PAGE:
What is a Lottery?


A lottery is a game in which people buy tickets for a chance to win a prize based on luck or chance. The word lottery is from Middle Dutch lotinge, probably a calque on Middle French loterie (Oxford English Dictionary). The earliest state-sponsored lotteries were in Flanders in the first half of the 15th century. The British began promoting them in earnest in the 17th century. They played a role in financing the establishment of the first colonial American states, including Boston and Philadelphia. In colonial era America, the government and licensed promoters used lotteries to fund all or part of many projects such as paving streets, building wharves, repairing bridges, and rebuilding Faneuil Hall in Boston. Benjamin Franklin sponsored a lottery to raise funds for cannons to defend Philadelphia during the American Revolution.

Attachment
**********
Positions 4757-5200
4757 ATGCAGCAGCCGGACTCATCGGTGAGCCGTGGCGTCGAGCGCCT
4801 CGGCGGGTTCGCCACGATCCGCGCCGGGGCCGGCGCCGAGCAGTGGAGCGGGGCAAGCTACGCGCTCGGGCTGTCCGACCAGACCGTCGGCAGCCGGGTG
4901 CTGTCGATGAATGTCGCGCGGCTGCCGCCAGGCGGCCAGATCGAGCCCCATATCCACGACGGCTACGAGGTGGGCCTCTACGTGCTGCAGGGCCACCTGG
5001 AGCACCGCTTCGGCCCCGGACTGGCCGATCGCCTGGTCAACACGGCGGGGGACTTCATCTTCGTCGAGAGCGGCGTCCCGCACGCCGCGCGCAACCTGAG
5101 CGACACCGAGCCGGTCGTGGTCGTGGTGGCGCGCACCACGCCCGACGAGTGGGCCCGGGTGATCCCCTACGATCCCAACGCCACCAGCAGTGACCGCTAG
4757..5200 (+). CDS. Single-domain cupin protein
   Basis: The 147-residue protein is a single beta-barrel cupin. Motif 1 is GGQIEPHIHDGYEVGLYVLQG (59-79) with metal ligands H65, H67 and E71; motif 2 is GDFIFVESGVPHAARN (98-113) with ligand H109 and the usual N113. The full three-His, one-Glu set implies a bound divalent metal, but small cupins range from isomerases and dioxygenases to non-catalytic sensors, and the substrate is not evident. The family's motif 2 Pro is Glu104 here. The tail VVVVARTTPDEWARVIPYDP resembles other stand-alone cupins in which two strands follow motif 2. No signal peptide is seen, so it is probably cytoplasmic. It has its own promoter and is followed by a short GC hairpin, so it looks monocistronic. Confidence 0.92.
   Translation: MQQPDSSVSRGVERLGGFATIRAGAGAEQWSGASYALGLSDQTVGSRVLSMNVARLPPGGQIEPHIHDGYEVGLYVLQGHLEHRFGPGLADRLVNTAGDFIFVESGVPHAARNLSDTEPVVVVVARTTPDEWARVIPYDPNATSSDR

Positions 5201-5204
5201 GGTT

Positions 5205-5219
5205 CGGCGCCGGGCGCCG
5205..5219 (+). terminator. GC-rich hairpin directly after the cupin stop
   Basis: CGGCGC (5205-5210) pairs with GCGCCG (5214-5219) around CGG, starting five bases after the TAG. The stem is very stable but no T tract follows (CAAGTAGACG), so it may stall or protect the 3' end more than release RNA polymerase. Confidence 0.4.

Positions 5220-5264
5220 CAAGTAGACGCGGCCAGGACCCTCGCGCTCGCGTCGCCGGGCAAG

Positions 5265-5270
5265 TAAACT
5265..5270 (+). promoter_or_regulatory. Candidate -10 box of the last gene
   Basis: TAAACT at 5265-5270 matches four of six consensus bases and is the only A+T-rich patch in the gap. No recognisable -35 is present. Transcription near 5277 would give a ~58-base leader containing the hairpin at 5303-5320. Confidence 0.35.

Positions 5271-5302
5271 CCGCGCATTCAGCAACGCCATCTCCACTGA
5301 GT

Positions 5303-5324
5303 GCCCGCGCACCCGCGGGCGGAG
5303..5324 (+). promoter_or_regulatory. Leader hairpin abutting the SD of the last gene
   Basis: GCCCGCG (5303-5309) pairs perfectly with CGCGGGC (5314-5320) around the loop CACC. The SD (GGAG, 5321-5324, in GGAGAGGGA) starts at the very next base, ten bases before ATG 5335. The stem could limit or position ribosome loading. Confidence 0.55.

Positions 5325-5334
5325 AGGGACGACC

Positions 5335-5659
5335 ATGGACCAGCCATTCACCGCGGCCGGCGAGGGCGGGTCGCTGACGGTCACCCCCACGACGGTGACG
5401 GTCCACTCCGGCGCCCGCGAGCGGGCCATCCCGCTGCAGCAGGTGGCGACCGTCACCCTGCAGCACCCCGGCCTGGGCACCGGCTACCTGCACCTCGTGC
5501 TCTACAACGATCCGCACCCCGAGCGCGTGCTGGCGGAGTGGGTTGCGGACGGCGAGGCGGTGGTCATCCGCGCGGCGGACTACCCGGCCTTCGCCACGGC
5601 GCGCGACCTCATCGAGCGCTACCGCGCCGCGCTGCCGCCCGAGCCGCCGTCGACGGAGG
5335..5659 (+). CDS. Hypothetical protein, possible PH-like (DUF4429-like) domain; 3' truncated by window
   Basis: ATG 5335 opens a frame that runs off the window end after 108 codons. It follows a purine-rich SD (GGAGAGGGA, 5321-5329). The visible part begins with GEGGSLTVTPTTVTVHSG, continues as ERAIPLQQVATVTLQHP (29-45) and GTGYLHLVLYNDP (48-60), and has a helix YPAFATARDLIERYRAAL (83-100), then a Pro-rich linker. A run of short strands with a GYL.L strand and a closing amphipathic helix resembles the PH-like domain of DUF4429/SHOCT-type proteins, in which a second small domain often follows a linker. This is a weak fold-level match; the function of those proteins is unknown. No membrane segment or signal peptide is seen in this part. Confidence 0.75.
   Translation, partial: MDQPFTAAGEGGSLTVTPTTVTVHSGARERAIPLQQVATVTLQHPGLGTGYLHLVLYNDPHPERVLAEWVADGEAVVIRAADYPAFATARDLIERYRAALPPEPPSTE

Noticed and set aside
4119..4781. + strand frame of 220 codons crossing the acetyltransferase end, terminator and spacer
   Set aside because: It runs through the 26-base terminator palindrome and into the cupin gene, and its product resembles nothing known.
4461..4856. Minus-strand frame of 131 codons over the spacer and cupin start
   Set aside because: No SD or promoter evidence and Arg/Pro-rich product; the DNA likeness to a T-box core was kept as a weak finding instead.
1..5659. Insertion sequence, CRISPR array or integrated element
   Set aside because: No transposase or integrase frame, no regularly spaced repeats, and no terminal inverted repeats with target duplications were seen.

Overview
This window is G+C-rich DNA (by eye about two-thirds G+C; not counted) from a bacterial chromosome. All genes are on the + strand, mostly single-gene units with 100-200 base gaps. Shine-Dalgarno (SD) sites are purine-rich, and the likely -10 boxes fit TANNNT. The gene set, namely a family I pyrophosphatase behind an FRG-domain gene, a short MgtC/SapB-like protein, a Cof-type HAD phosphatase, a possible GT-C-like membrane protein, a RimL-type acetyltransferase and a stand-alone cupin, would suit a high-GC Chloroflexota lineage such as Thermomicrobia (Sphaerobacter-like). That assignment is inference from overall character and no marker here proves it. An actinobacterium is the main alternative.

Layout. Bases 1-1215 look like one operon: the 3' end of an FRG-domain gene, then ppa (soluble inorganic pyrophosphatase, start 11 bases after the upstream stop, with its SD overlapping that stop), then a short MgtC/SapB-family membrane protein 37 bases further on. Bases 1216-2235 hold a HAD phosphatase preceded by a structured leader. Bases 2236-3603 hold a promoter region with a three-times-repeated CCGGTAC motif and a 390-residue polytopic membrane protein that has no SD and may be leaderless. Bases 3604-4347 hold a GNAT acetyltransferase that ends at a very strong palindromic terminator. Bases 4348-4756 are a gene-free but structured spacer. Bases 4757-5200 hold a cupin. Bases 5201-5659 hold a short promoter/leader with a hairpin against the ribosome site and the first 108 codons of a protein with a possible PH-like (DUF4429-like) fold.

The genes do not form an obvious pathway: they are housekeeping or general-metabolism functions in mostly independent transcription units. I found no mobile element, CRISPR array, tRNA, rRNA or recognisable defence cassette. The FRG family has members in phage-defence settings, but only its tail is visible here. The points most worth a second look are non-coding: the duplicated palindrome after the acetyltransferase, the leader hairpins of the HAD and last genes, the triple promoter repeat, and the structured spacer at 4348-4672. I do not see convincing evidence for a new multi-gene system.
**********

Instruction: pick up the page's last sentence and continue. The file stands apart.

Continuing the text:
In more recent times, state governments have started to use the lottery for a variety of social and economic purposes. These include the allocation of units in subsidized housing blocks and kindergarten placements at reputable public schools, among other things. The financial lottery is the most familiar example, in which players pay a small amount of money (usually $1) to select groups of numbers or have machines randomly spit them out and then win prizes if enough of their number matches those drawn by a machine.

Although state lotteries may serve some worthy social purposes, they also raise serious questions about the role of government in promoting gambling and in particular its impact on poor and problem gamblers. Many lotteries are run as businesses with a focus on maximizing revenues. In doing so, they often promote the idea that winning the lottery is a shortcut to wealth and eliminates the need to work hard or save.

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